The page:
PascalCoin is announcing version 6, a major protocol upgrade which puts Pascal at the forefront of next-generation cryptocurrency technology!
The PascalCoin community has come to consensus to implement the following game-changing protocol upgrades to PascalCoin:
PIP-0035 Block Policy: A simple and efficient layer-1 governance model which fundamentally innovates the “economic code” of crypto.
PIP-0041 Pay To Key: a solution to a fundamental problem in PascalCoin; how first-time users get their first account.
PIP-0027 E-PASA: a backwards compatible addressing scheme that enables an infinite address-space within PascalCoin.
PIP-0033: DATA operation RPC implementation: A description of the missing JSON-RPC methods related to DATA operations. …
Some time ago, I wrote an article promoting a mechanism to reward developers of cryptocurrencies alongside the miners.
Some time later, Craig Wright (who claims to be Satoshi Nakamoto, the inventor of Bitcoin) wrote a disparaging rebuke indirectly implying I’m a “techno-communist”.
Since his article doesn’t allow responses, I’ve responded to it here.
Nothing in Craig Wright’s article addresses the points made in my original article.
1. Craig claims Bitcoin 2010 was global adoption ready and didn’t need any more development yet NChain are clearly paying protocol developers to develop the BSV layer-1 client. It’s a total contradiction. If Bitcoin was global adoption ready in 2010, why do BSV insiders pay for protocol development? (Not referring to infrastructure or rolling back post-2010 updates). If Craig’s claims were true, they could simply revert the BSV codebase to 2010 with one git command and BSV should be global adoption ready. Instead they’re paying developers (likely into the $millions) out of their own pockets. …
Spans are special structs in .NET Core designed to provide pointer-like constructs in safe, managed contexts. This allows array and buffer manipulation similar to how how they’re done in C++, C and Pascal and with comparable performance.
byte byteArr = …;
// implicit cast
ReadOnlySpan<byte> span = byteArr;
Span<byte> span2 = byteArr;
- use ReadOnlySpan if you never need to change a value
- only use Span if you need to change a value
2. Spans encapsulate “offset and length” as a well as pointer. Thus method signatures like:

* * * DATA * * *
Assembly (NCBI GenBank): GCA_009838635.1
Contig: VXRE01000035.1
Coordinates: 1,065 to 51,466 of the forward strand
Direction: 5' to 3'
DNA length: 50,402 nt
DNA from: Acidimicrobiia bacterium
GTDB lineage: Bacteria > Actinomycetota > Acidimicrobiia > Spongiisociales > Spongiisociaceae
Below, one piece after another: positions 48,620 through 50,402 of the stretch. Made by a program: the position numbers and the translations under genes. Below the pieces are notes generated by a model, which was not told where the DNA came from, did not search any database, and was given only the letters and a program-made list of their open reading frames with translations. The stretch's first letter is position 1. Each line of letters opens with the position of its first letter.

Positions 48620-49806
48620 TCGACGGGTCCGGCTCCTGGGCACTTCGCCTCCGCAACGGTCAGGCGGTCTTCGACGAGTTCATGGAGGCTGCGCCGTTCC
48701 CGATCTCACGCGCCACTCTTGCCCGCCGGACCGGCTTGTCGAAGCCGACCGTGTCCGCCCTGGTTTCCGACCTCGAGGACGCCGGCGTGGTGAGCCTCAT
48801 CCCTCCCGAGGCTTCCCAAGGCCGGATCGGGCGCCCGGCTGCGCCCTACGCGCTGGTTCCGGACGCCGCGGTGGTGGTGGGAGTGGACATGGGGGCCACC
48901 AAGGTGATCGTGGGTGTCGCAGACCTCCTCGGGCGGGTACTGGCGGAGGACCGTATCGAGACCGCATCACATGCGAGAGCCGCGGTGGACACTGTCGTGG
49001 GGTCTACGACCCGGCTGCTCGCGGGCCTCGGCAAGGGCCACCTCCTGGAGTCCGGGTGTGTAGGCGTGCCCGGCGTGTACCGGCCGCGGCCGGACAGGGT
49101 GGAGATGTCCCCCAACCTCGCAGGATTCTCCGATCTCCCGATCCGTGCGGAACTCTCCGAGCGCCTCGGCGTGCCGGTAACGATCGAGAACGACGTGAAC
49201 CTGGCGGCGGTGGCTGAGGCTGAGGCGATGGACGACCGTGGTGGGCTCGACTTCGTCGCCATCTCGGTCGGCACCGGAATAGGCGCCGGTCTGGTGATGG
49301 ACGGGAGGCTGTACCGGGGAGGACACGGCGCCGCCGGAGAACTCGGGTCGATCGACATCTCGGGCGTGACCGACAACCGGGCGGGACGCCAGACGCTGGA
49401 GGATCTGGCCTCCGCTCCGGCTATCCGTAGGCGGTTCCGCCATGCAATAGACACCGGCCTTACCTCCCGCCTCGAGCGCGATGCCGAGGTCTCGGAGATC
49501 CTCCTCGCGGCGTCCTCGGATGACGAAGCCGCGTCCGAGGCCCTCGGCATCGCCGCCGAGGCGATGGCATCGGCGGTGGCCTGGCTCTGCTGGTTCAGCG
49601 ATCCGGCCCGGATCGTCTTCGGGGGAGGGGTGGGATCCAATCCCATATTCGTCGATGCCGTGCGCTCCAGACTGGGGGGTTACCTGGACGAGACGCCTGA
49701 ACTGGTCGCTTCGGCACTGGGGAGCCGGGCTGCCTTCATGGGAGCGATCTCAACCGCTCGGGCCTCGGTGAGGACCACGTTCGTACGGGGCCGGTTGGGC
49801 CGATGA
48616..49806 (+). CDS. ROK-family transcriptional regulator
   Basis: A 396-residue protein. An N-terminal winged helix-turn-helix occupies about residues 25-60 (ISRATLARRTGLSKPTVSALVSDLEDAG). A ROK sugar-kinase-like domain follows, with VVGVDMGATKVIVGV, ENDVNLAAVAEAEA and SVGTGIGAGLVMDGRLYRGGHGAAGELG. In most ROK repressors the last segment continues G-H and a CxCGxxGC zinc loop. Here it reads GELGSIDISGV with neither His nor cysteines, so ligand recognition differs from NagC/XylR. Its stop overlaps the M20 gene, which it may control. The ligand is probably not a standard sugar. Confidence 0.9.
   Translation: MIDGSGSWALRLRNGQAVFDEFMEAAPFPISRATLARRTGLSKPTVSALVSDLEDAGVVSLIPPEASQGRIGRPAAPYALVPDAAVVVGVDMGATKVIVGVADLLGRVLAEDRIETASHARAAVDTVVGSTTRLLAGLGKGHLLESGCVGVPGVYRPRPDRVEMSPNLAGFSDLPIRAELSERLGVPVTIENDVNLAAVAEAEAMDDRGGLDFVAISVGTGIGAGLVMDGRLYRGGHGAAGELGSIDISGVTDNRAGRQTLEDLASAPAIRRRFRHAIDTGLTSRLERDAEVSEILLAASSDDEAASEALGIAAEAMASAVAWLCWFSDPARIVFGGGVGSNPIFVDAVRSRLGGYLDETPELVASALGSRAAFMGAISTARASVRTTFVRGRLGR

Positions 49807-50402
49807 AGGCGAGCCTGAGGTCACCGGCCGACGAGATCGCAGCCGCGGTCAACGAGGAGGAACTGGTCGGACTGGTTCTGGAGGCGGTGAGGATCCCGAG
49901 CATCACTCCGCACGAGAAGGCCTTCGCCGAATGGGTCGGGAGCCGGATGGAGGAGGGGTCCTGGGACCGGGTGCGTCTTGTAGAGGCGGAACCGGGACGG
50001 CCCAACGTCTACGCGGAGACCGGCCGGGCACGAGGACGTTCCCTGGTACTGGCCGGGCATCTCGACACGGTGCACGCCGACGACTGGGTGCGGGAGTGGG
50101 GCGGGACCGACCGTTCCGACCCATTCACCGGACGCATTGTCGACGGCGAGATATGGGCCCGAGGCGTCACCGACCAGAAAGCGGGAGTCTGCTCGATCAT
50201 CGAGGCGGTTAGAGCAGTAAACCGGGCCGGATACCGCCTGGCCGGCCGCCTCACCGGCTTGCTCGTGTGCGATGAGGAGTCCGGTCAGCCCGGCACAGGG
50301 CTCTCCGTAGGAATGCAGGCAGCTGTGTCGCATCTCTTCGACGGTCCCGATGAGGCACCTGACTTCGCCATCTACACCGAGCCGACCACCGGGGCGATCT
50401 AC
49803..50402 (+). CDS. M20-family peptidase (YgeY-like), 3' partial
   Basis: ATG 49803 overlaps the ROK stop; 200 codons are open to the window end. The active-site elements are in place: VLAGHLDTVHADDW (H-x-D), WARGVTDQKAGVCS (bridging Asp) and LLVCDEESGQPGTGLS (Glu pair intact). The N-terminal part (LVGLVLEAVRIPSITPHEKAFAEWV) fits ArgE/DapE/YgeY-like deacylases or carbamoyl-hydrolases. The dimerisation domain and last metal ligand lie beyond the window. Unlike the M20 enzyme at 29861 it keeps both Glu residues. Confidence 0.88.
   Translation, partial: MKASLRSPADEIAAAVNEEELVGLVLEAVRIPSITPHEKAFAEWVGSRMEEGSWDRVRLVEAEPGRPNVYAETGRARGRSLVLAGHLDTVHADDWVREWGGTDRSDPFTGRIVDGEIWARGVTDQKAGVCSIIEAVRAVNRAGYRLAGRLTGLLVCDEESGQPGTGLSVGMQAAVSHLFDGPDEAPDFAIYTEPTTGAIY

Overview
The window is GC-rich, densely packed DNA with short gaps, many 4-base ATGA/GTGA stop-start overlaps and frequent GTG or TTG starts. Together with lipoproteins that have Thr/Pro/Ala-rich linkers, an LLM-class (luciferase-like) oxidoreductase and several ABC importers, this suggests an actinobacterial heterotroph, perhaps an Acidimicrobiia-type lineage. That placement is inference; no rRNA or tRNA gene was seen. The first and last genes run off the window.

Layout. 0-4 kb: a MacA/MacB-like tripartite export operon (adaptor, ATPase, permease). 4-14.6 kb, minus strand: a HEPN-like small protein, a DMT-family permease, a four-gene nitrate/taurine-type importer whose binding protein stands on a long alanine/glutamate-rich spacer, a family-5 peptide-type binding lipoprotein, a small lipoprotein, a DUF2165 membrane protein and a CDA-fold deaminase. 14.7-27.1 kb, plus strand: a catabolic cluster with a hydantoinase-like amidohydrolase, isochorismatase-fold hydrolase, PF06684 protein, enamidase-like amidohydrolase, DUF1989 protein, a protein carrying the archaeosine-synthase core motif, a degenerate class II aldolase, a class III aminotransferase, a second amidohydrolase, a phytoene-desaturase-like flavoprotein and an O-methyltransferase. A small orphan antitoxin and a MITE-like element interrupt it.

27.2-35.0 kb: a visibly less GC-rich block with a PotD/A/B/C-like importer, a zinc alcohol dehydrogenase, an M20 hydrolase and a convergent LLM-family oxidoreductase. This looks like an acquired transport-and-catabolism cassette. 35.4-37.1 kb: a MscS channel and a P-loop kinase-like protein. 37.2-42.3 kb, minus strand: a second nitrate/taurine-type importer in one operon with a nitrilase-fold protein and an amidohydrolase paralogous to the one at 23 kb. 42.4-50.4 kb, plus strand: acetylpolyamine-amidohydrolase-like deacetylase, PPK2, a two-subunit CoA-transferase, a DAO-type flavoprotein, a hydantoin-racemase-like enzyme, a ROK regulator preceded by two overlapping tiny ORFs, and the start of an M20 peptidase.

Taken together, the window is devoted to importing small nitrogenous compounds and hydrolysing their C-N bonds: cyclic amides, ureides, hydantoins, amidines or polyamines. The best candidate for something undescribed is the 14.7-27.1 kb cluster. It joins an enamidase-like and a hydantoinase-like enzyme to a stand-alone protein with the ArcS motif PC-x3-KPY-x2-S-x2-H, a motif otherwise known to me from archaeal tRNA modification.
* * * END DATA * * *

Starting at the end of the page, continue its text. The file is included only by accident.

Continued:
void SomeMethod(byte arr, int offset, int length)
I am writing this to publicly warn crypto-users about disturbing new behavior from Bittrex, one that’s oddly reminiscent of Mt Gox before they collapsed.
Bittrex have decided to freeze my 2-year long account despite relatively minor trading activity and being a fully-verified and KYC’d user.
Many in the crypto-sphere have heard of “transaction malleability” and that it’s “bad”. But, what is “transaction malleability” and why is it bad? Let’s dive into it quickly.
In a cryptocurrency such as Bitcoin, transactions are the atomic operations that transfer value between users. Users create transactions and publish them to the network. Those transactions propagate the network and are eventually mined into the blockchain. The blockchain is used by the recipients to determine if a transaction is confirmed or not.
Now, with millions of transactions flying around, how do users quickly identify them so as to be able to distinguish between them? How can a bunch of disconnected users across the globe quickly and uniquely identify transactions in the same way but without using some slow, global registry system? …
Miners own their hardware.
Why should developers have any say in what miners do with their hardware?
Likewise, developers own their repos.
Why should miners have any say in what developers do with their repos?
Cryptocurrency development is difficult. It requires a high degree of technical competence and 24/7 readiness in order to respond to any issue.
Mining cryptocurrency is expensive. It requires big investments and constant maintenance.
Both development and mining consume time, labour and material and both are necessary to maintain the cryptocurrency ecosystem.
When Satoshi launched Bitcoin, he added a mechanism to reward miners for their contribution. However, no such reward was added for developers. It was assumed development would be contributed for free on an altruistic basis. …